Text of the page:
There is a sampling bias in the statement above because it does not consider unemployment under the categories of sickness, government trainees, and discouraged workers. Because the sample was biased, the result and analysis of unemployment may be incorrect.
Another way of manipulating statistics is through spurious correlation. This usually happens when two variables have no direct and causal linked to each other, but both are linked to a third unreported variable. In the article mentioned above, this unauthentic correlation can be observed through the misuse of vacancy data. The job vacancy data may have no direct link with unemployment rate because other variables affect job vacancy such as high turnover rates of some industries, spatial structure of labour market and commuter influx.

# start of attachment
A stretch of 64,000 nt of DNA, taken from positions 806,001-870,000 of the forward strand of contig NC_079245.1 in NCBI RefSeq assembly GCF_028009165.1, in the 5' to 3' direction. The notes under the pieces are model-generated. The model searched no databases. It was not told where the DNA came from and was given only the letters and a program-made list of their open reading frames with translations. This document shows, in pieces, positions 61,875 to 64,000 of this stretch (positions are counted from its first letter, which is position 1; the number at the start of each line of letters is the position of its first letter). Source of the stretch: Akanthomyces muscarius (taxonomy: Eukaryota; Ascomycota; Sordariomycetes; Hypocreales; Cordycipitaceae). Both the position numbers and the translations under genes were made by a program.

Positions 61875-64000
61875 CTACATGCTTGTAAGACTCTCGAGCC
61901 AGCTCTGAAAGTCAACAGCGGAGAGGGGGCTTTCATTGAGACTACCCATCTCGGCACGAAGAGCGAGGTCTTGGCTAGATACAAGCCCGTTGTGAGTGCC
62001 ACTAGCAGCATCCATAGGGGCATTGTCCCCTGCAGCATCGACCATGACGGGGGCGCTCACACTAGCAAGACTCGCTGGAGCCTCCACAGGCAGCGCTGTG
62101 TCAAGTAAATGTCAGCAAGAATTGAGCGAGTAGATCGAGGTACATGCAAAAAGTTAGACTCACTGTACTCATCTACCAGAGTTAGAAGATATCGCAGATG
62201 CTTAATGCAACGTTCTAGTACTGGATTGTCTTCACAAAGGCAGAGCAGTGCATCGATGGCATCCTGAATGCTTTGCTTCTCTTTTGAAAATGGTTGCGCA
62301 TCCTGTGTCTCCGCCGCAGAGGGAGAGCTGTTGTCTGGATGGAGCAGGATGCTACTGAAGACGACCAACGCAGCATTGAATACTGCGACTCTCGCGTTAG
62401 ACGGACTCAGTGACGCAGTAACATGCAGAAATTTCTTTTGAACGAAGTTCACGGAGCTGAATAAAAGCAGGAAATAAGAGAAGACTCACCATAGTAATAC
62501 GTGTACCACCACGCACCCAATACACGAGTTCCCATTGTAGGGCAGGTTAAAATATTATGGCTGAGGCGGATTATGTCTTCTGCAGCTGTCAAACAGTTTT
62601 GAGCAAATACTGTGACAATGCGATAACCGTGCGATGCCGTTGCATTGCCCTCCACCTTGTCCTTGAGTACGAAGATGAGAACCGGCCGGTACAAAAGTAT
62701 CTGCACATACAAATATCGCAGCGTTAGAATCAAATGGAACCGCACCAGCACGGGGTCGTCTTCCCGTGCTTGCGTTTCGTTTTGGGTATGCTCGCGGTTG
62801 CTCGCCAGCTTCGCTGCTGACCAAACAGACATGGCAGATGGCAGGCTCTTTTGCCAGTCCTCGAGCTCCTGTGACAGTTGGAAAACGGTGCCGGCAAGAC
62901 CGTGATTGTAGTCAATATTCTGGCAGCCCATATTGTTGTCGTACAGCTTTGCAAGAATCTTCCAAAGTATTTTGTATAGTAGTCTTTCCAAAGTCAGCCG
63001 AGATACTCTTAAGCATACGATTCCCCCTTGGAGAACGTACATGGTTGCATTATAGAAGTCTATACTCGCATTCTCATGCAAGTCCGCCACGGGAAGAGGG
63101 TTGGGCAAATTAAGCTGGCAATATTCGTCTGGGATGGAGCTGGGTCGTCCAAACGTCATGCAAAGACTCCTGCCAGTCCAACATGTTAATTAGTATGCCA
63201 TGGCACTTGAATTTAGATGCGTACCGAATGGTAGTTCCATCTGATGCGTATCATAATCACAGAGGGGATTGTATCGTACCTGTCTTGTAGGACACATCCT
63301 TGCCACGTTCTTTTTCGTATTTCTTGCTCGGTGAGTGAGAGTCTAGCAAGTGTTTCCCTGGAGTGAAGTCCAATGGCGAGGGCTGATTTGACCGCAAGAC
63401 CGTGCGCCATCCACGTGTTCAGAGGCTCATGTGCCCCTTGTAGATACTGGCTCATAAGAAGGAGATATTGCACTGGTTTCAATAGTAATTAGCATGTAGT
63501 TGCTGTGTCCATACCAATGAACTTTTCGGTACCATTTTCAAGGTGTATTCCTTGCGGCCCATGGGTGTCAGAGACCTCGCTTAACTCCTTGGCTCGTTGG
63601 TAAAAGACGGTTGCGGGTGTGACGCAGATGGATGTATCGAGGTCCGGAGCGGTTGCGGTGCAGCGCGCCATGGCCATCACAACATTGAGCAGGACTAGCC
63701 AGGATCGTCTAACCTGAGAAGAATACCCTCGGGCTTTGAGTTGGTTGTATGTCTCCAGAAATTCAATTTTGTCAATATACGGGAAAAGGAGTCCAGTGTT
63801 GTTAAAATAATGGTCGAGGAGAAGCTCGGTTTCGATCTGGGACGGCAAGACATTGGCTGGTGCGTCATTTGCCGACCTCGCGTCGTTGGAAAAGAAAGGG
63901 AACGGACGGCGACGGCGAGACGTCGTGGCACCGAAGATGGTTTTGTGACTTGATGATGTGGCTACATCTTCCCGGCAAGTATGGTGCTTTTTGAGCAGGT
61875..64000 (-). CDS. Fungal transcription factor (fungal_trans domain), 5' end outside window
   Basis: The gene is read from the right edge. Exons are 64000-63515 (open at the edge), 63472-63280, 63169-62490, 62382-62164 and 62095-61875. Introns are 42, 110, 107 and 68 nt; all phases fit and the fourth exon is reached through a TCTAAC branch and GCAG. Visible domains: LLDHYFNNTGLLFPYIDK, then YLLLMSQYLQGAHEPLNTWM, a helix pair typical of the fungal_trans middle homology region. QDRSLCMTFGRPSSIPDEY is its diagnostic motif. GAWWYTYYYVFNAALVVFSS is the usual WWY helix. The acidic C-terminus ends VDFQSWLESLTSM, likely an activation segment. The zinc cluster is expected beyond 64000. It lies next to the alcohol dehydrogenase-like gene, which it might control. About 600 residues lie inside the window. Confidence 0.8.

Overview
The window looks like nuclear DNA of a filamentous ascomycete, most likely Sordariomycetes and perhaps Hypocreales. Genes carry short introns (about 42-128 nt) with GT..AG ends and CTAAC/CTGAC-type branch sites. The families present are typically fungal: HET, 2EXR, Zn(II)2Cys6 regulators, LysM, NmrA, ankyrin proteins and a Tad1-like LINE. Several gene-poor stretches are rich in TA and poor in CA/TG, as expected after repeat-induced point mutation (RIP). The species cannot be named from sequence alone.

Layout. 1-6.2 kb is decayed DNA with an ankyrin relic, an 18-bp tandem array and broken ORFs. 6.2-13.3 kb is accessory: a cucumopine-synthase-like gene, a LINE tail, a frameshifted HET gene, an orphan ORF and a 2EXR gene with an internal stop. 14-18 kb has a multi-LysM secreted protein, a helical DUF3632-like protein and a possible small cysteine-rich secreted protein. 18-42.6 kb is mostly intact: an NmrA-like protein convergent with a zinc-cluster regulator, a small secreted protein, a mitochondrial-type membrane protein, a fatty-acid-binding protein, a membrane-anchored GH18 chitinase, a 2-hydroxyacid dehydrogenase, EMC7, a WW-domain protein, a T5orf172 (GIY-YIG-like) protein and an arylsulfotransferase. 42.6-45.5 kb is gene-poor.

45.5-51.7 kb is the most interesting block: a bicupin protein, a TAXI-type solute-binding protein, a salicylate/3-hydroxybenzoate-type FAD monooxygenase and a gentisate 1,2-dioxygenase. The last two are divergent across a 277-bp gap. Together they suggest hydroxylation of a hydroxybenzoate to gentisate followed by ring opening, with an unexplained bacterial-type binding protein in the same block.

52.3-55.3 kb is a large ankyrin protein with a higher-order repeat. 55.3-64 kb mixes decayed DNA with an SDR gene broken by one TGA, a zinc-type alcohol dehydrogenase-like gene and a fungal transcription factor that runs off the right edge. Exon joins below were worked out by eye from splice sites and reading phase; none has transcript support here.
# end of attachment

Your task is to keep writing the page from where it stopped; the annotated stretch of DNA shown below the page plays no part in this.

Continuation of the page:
The so-called halo effect can also strain the veracity of statistics. The halo effect occurs when the statistics is printed by a well-known source. Just because the source is widely read does not mean it is correct. This effect is observed in the article through the re-use of "workforce rate" where several journalists and local authorities quote from it even if the "workforce rate" is considered invalid.